“It’s almost perfect. I like everything about the neighborhood and this house, the size, floor plan, even the upgrades. The only thing I don’t like is that,” Jim said, pointing to the big green box in the front yard.
“That is the electric company’s transformer for your house and the houses on either side of you,” the realtor replied.
Jim asked his realtor Sandy, “Is there any way to hide it, landscape around it, decorate it or disguise it?”
As the words left his mouth, an older gentleman stopped and sat on the green box. He looked winded. A couple of minutes later, the stranger stood and walked up the street to the next green box. Again, he sat for a couple of minutes before moving on, working his way to the end of the street, one green box at a time. The man turned around and made his way back, revisiting every green box along the way.
Sandy put the lock-box back on the door and drove out of the cul-de-sac. “Let’s look at the last house on your list before you make any decisions.”
* * *
Two days later Jim and Sandy were back for a second look at the house with the green box. Jim stood in the front window surveying the front yard as the older man, out for his walk, sat on the green box to catch his breath. Jim walked outside and introduced himself adding, “It looks like you’ve found a good use for these transformers.”
“I’m Morey, Stanley Morris Stevens the third actually. I live around the corner. If weren’t for the green boxes, I would have to carry a camp chair with me. Between my heart and lungs, I’m not strong enough to walk more than a few yards at a time anymore. I used to run in 5- and 10-K charity events. Now I have to be content to make my way to the end of the block and back.”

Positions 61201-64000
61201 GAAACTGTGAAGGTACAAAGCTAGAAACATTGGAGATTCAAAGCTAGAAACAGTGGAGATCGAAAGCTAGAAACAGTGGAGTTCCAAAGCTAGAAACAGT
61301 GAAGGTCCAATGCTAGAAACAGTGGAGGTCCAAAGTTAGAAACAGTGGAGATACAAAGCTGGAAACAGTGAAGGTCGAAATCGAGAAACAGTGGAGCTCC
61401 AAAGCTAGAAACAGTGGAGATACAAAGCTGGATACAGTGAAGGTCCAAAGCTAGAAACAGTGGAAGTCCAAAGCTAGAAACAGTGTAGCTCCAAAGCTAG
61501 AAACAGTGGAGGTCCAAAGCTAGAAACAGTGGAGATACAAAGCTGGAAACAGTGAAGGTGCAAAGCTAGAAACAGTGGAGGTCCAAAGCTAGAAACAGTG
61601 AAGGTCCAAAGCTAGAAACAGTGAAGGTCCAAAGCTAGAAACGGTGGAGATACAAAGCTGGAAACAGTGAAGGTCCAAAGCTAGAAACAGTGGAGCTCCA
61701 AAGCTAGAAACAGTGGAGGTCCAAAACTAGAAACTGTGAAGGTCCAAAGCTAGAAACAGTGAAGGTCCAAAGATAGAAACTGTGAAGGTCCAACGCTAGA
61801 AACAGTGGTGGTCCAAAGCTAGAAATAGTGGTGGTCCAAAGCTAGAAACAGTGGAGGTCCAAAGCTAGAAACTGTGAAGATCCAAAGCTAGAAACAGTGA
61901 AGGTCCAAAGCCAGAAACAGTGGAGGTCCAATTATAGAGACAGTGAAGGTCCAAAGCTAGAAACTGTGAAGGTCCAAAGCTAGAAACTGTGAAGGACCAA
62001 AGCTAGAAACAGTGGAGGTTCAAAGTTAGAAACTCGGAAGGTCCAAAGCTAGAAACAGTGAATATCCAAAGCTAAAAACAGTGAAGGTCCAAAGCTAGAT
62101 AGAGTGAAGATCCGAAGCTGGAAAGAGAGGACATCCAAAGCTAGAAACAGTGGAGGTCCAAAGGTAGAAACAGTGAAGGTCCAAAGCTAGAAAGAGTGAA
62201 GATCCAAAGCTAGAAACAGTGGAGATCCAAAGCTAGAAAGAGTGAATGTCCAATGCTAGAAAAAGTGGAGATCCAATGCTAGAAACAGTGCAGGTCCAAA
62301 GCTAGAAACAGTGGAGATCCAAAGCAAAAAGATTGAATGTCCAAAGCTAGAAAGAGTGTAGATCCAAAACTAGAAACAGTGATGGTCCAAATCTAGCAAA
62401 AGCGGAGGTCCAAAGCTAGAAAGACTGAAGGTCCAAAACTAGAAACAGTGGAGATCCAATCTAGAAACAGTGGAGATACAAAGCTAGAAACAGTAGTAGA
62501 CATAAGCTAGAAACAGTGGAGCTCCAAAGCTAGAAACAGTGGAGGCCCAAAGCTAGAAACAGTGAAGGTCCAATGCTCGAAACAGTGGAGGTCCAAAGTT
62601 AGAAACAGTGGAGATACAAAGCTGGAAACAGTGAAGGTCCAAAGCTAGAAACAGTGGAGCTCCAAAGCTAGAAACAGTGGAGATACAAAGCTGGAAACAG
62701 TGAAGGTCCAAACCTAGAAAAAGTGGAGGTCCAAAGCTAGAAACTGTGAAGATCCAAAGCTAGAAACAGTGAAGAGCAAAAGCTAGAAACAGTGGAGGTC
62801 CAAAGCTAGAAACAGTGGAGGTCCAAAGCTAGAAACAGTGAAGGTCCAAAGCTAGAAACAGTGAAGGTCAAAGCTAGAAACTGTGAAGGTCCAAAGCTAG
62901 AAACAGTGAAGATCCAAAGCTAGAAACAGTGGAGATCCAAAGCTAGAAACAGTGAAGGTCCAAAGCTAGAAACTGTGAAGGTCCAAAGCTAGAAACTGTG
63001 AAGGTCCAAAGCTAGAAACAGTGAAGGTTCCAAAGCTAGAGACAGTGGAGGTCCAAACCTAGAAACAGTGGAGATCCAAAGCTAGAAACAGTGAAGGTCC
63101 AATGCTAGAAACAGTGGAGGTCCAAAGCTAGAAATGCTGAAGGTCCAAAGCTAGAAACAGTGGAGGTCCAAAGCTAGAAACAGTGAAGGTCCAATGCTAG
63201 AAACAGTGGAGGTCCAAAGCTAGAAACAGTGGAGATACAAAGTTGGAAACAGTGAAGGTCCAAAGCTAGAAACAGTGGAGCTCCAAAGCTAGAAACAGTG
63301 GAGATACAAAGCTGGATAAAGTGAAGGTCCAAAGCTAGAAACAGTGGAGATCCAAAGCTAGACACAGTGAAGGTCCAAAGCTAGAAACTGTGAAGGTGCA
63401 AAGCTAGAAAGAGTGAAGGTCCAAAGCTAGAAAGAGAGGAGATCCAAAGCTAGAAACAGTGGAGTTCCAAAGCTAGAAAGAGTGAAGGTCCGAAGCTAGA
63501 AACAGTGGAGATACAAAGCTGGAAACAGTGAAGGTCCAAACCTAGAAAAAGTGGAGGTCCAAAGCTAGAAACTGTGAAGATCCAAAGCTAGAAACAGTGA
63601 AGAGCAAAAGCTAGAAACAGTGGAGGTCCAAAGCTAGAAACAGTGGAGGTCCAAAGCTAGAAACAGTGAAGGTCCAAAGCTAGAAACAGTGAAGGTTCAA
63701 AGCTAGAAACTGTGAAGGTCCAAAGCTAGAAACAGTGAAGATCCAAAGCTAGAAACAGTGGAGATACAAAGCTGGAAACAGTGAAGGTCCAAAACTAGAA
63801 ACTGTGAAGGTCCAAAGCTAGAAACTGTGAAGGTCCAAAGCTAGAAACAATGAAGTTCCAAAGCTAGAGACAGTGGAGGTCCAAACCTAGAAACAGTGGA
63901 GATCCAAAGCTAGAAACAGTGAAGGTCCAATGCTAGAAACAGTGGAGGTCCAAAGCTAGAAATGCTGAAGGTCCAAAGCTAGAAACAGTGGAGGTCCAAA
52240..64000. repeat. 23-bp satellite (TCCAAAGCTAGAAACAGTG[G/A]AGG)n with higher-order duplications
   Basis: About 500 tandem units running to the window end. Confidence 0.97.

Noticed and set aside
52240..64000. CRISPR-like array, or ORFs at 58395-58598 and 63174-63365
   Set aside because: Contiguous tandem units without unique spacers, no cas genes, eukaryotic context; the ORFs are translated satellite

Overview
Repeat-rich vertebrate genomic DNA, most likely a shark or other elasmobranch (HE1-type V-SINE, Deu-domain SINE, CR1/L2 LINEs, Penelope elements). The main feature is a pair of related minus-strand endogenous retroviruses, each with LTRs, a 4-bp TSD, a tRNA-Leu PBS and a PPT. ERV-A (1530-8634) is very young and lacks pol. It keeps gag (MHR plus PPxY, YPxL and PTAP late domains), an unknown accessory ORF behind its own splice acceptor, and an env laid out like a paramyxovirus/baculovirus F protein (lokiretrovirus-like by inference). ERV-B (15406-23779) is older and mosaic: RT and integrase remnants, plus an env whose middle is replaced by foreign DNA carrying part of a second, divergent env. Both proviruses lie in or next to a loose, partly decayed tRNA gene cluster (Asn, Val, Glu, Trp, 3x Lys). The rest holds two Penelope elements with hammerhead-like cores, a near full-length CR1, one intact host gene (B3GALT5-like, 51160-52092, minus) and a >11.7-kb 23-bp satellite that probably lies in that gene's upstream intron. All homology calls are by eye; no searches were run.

“I’m thinking of buying this house. What can you tell me about it and the neighborhood?”
“I was one of the first to build here. I know the history of every house. Yours was owned by two generations of the Williams family. They moved across town to something smaller. It was a great place to raise a family. Still is.”
“How about you Morey, did you raise a family here?”
“I did. I live alone now. My wife passed a couple of years ago. I have two daughters who live in town. Both have kids of their own. They take turns checking on me every day. If they had their way, I would be wearing one of those necklaces that alert someone if you fall. But I’m not ready for that yet.”
* * *
Jim bought the house and painted the green box to jazz it up a little. Whenever Jim saw Morey out for his daily walk he would meet him at the green box with a glass of water. Morey shared the history of each house. Jim loved hearing about kids playing kickball in the park and fishing in the stream running through the neighborhood. It was before electronic games and computer tablets. Parents felt it was safe for kids to be outside till dark. Summer picnics and holiday parties were a tradition that had fallen to the wayside as new neighbors moved in.
One day Morey had a companion on his walk, his youngest daughter Meg. Meg stayed back to talk to Jim while Morey continued on. “I can’t believe dad will be ninety in a couple of months.”
“Ninety! He’s out here two or three times a day. I admire his dedication. Are you doing anything special for his birthday?” Jim asked.
“We’ll get the family together for a party. We’re making a DVD of the different generations doing something for him. It involves, music, dancing, jokes and interviews. I think we’re having as much fun making it as dad will have watching us being silly.”
“I have an idea but I need your help. Your dad has been filling me in on the history of each house, the families who lived in them and where they are now. Can you get me contact information, or at least the names of the families?”
“I’ll see if I can find my mom’s Christmas card address book. That will be the best resource.” They exchanged phone numbers as Morey walked up to sit for a minute.”
* * *
On Morey’s ninetieth birthday he started out on his morning walk. When he reached the first green box he found a smaller green box with his name on it. As he caught his breath, he opened the box to find notes from old neighbors, photos of backyard parties and pictures of the families then and now. At each green box he found more birthday wishes and happy memories.
Morey’s walk took a lot longer than usual as he read the notes and inspected the pictures. When he turned the key and opened his front door, Morey was greeted by his family and faces from the past. Old neighbors hugged one another; they shared pictures and stories, catching up on their personal journeys after leaving the neighborhood.
Jim stood in the background enjoying the warmth and electricity in the room, grateful for the beautiful green box in his front yard.